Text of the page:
BERKELEY -- It's starting to appear Stanford has a Michigan problem when it comes to women's volleyball.
The unseeded Wolverines shocked the second-seeded Cardinal 3-1 on Saturday night to bounce Stanford out of the NCAA tournament for the second consecutive season.
While last year's second-round defeat at Maples Pavilion wasn't that surprising, what happened at Haas Pavilion in the Elite Eight was downright confounding.
The Wolverines (27-11) advanced to play Texas on Thursday in the Final Four in Louisville, Ky. Penn State and Oregon will meet in the other match.
Stanford (30-4) came undone at the most inopportune time. It passed poorly against a strong-serving team and never recovered in falling 20-25, 25-20, 25-20, 25-20.
"It was a fight out there," said junior All-American Carly Wopat, who had 13 kills and six blocks. "It just got away from us. We haven't had a match like that until now. Kind of bad timing."
Stanford coach John Dunning knew it wouldn't be easy although the Wolverines were the only unseeded team playing in the Elite Eight. Michigan had five returners from last year's team that won 3-1 after also dropping the first set against Stanford.
"They're here. They're really good," he said. "One thing we know about Michigan is we have a little bit of history with them. We know they are fighters."
After having one of its best passing performances this season Friday night, the Cardinal came out flat against the Wolverines.
"Their confidence grew throughout the game," said freshman Inky Ajanaku, who added 11 kills and seven blocks. "We didn't put pressure on them."
The lack of pressure led to a game-high 23 kills for Lexi Erwin as four Michigan players scored in double figures in hitting. Setter Lexi Dannemiller added 59 assists.
"We don't have all these all-stars or all these big names in the media," junior middle blocker Jennifer Cross said. "We don't need our names in the news because no matter what teams throw at us 14 people are coming at them."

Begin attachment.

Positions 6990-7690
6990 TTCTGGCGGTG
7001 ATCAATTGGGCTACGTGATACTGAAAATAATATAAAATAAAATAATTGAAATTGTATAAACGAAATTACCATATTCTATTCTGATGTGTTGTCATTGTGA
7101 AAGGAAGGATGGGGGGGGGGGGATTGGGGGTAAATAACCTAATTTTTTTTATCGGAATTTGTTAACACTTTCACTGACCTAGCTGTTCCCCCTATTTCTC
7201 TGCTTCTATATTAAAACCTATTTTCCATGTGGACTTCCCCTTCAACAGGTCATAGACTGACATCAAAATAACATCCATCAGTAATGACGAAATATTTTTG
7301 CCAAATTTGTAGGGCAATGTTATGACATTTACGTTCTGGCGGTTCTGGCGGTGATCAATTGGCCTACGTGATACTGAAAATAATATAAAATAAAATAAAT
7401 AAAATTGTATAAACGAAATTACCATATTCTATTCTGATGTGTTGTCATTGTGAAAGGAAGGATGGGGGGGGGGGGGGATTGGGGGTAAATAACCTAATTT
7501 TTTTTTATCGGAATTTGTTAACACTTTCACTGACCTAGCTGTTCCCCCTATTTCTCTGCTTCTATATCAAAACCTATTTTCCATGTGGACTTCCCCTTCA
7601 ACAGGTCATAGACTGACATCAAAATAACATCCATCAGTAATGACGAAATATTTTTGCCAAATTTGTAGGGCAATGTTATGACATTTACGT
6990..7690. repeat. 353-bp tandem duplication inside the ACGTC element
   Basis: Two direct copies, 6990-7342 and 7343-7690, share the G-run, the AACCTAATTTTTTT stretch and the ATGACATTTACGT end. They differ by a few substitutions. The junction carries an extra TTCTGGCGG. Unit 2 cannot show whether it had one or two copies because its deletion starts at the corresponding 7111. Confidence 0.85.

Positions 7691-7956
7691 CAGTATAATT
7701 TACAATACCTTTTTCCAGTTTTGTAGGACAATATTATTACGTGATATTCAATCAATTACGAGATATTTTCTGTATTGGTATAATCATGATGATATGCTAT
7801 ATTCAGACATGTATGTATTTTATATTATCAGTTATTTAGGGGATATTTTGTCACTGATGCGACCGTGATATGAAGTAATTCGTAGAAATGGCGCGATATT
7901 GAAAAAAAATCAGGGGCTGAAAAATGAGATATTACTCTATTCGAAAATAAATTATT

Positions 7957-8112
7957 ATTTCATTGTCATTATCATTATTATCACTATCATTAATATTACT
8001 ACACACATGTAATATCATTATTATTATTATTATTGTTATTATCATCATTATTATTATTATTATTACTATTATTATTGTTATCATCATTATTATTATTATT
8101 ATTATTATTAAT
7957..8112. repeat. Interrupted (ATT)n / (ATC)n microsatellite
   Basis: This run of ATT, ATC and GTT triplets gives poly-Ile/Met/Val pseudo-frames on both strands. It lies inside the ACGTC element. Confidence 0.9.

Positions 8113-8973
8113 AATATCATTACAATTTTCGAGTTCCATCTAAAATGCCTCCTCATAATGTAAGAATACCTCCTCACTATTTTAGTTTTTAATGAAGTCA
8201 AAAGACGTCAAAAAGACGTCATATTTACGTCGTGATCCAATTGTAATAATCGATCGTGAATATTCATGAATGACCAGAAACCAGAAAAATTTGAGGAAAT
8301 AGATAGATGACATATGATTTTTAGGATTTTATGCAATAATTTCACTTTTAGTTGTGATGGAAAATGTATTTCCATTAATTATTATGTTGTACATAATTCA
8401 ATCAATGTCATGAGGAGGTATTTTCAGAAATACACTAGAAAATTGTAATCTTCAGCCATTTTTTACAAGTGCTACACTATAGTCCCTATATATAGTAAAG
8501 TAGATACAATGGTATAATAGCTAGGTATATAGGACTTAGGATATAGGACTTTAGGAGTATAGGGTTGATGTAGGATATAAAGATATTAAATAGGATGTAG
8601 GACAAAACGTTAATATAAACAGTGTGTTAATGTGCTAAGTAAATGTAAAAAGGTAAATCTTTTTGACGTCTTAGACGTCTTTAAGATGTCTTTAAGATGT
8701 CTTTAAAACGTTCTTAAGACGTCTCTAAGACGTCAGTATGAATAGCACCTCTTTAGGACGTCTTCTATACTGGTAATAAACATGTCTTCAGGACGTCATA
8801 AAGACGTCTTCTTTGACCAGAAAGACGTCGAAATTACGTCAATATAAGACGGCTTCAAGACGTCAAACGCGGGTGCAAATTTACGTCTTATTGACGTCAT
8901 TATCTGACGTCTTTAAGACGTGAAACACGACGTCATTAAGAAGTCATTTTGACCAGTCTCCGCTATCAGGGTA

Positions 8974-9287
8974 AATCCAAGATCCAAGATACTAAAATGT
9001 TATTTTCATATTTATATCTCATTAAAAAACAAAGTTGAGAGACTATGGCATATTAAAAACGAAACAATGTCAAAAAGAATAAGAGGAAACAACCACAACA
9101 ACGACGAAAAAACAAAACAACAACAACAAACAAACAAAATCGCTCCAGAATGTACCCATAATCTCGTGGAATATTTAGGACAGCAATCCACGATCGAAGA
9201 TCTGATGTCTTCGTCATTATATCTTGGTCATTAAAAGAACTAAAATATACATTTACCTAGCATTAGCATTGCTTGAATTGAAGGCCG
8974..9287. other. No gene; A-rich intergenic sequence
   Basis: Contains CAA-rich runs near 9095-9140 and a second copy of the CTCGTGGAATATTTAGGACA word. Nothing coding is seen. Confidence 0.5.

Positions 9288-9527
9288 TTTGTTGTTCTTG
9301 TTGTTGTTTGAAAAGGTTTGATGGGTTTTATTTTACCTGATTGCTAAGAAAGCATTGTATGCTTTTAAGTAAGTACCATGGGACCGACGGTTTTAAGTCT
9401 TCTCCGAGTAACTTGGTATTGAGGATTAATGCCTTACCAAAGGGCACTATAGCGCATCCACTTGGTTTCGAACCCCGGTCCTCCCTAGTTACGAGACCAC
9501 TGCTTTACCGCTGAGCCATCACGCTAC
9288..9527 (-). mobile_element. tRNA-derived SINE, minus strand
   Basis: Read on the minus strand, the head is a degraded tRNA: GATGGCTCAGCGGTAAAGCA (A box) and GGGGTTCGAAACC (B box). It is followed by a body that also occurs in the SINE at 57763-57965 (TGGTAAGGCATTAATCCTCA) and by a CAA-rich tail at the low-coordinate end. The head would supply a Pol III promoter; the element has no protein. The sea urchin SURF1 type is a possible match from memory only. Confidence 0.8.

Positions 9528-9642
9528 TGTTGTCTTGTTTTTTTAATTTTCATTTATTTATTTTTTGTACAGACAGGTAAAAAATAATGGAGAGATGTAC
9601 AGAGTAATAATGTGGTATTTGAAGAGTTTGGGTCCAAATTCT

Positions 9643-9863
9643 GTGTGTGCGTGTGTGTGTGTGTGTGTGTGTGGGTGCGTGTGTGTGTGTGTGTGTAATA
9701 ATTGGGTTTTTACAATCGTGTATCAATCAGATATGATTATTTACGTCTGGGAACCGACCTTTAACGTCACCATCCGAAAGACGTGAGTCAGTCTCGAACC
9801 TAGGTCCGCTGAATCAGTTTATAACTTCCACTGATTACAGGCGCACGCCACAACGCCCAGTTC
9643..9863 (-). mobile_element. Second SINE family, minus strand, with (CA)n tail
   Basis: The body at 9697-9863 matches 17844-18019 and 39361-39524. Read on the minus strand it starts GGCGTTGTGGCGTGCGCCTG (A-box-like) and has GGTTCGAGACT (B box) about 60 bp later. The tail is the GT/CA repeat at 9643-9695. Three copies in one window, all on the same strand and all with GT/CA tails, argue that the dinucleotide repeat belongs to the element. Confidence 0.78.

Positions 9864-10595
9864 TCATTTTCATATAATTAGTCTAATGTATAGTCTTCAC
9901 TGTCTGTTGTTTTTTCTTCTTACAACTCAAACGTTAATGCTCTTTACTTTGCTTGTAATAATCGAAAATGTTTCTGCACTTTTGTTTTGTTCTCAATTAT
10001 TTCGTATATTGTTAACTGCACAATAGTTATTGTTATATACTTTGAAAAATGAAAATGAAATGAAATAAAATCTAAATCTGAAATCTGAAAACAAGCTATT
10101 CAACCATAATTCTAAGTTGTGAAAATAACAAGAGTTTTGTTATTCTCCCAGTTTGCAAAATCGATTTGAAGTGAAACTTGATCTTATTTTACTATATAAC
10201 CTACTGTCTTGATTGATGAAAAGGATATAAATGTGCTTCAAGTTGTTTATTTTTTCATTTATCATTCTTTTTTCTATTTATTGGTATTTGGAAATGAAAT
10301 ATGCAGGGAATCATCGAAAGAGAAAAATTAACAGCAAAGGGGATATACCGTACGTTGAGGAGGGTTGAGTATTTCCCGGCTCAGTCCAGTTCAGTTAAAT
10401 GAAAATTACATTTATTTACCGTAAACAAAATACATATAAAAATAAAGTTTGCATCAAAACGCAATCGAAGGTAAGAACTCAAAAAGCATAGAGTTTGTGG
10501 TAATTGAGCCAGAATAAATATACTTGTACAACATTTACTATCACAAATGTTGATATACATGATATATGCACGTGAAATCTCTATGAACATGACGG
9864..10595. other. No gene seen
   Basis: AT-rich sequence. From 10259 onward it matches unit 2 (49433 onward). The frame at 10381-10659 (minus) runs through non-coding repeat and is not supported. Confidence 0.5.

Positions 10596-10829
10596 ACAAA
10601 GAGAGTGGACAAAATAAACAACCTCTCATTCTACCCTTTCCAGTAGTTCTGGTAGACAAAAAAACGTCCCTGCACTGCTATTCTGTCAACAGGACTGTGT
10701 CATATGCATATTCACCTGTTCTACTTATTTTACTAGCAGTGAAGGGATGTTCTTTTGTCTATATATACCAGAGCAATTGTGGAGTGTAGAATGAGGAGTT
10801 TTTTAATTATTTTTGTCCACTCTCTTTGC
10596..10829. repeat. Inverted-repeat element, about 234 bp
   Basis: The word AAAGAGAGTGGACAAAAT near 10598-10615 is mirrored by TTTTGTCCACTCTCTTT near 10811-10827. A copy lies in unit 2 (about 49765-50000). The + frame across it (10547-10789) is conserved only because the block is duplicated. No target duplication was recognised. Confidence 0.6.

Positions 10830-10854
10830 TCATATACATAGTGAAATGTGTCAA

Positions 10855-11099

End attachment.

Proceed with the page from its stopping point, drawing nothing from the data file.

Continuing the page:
By the time Michigan built a 2-1 lead it seemed it was headed to Kentucky The Wolverines hit off the Stanford block to score point after point while never allowing the Cardinal to find a rhythm on offense or in blocking.
"This team really has come together in the past month and a half and been one of the best teams I've been part of," coach Mark Rosen said.
Michigan reached its first Final Four and denied Stanford its record 19th appearance.
The Cardinal won the first set but not without some tense moments after building a 17-11 lead. The Wolverines scored three consecutive points to make it 14-17. Then it became a tug-of-war with the Cardinal making a mini-run only to see Michigan respond.
Although they lost, the way the Wolverines reacted to being down seemed to calm them down and allowed them to play within Rosen's system.
"We knew they were tough," Dunning said. "And we knew they are going to do it through serving and passing. We needed to make them feel pressure and we didn't do that after game one.
"It looked like we went to off speed. We started to feel it a little bit."
The Cardinal just couldn't recover despite a season in which it had battled back often and played in five five-set matches.
After Michigan tied the score 1-1 in sets it kept employing the same system that Stanford couldn't solve. The Cardinal never made a serious challenge after that.
"It's just kind of hard to handle," Ajanaku said.
That pretty much summed up the way the Stanford players felt after walking off the court.
Contact Elliott Almond at 408-920-5865. Follow him on Twitter at twitter.com/elliottalmond.